[17] 323.45487 354.50609 293.30334 165.51263 146.23826 388.30328 466.62203 351.54579 [25] 424.83731 617.32278 447.23364 535.06878 155.23324 142.46136 561.35100 358.33202 [33] 369.04978 427.81111 326.74911 425.54695 501.17940 342.65503 56.07370 283.60615 [41] 446.71213 330.77479 832.11058 468.96955 157.75712 325.13205 420.25859 250.25745 [49] 381.36447 503.58441 > range(state.area) #But some functions return different length vectors (here, just the max & min). [1] 1214 589757 > length(state.area) #and some, like this useful one, just return a single value. [1] 50
Note that the first part of your output may look slightly different to that above. Depending on the width of your screen, the number of elements printed on each line of output may differ. This is the reason for the numbers in square brackets, which are produced when vectors are printed to the screen. These bracketed numbers give the position of the first element on that line, which is a useful visual aid. For instance, looking at the printout of state.name, and counting across from the second line, we can tell that the eighth state is Delaware.
You may occasionally need to create your own vectors from scratch (although most vectors are obtained from processing data in already-existing files). The most commonly used function for constructing vectors is c(), so named because it concatenates objects together. However, if you wish to create vectors consisting of regular sequences of numbers (e.g. 2,4,6,8,10,12, or 1,1,2,2,1,1,2,2) there are several alternative functions you can use, including seq(), rep(), and the : operator.
Crystal Clear app terminal.png Input:
  1. c("one", "two", "three", "pi")  #Make a character vector
    
  2. c(1,2,3,pi)                     #Make a numeric vector
    
  3. seq(1,3)                        #Create a sequence of numbers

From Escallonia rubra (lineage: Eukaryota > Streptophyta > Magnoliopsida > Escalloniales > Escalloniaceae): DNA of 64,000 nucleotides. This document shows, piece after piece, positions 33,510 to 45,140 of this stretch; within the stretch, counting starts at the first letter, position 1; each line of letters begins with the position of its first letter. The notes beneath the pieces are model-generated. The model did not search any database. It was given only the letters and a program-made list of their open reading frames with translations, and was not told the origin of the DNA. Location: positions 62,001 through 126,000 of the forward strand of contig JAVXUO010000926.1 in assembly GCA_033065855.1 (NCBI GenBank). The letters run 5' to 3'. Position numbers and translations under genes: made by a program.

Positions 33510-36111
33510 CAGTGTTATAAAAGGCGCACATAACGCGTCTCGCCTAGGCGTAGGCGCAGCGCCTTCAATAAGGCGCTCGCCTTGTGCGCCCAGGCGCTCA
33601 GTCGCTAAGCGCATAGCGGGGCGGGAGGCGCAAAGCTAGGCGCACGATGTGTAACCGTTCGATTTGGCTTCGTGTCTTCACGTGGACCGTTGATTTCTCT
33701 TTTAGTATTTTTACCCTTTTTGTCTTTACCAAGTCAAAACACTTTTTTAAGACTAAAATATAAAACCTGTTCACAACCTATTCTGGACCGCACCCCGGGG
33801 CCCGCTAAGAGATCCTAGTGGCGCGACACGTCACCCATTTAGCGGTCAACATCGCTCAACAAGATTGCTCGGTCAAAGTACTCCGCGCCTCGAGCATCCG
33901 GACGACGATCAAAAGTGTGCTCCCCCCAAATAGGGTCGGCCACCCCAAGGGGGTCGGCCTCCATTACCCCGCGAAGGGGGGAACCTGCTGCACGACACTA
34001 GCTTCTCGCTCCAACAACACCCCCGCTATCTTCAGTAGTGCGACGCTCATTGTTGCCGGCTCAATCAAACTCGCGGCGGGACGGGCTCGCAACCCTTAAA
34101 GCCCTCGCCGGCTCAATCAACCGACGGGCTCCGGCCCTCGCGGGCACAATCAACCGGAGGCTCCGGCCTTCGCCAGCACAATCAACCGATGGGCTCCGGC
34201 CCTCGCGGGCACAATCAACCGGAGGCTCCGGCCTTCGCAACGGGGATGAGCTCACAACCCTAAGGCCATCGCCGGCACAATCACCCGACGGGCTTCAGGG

4. 1:3                             #A shortcut for the same thing (but less flexible)
    
  5. i <- 1:3                        #You can store a vector
    
  6. i
    
  7. i <- c(i,pi)                    #To add more elements, you must assign again, e.g. using c() 
    
  8. i                             
    
  9. i <- c(i, "text")               #A vector cannot contain different data types, so ... 
    
  10. i                               #... R converts all elements to the same type
    
  11. i+1                             #The numbers are now strings of text: arithmetic is impossible 
    
  12. rep(1, 10)                      #The "rep" function repeats its first argument
    
  13. rep(3:1,10)                     #The first argument can also be a vector
    
  14. huge.vector <- 0:(10^7)         #R can easily cope with very big vectors
    
  15. #huge.vector #VERY BAD IDEA TO UNCOMMENT THIS, unless you want to print out 10 million numbers
    
  16. rm(huge.vector)                 #"rm" removes objects. Deleting huge unused objects is sensible
    
Crystal Clear app kscreensaver.png Result:
> c("one", "two", "three", "pi")  #Make a character vector

[1] "one" "two" "three" "pi" > c(1,2,3,pi) #Make a numeric vector [1] 1.000000 2.000000 3.000000 3.141593 > seq(1,3) #Create a sequence of numbers [1] 1 2 3 > 1:3 #A shortcut for the same thing (but less flexible) [1] 1 2 3 > i <- 1:3 #You can store a vector > i [1] 1 2 3 > i <- c(i,pi) #To add more elements, you must assign again, e.g. using c() > i [1] 1.000000 2.000000 3.000000 3.141593 > i <- c(i, "text") #A vector cannot contain different data types, so ... > i #... R converts all elements to the same type [1] "1" "2" "3" "3.14159265358979" "text" > i+1 #The numbers are now strings of text: arithmetic is impossible Error in i + 1 : non-numeric argument to binary operator > rep(1, 10) #The "rep" function repeats its first argument
[1] 1 1 1 1 1 1 1 1 1 1


> rep(3:1,10) #The first argument can also be a vector
[1] 3 2 1 3 2 1 3 2 1 3 2 1 3 2 1 3 2 1 3 2 1 3 2 1 3 2 1 3 2 1


> huge.vector <- 0:(10^7) #R can easily cope with very big vectors > #huge.vector #VERY BAD IDEA TO UNCOMMENT THIS, unless you want to print out 10 million numbers > rm(huge.vector) #"rm" removes objects. Deleting huge unused objects is sensible


NotesEdit

  1. These are special words in R, and cannot be used as names for objects. The objects T and F are temporary shortcuts for TRUE and FALSE, but if you use them, watch out: since T and F are just normal object names you can change their meaning by overwriting them.
Last modified on 2 March 2010, at 15:35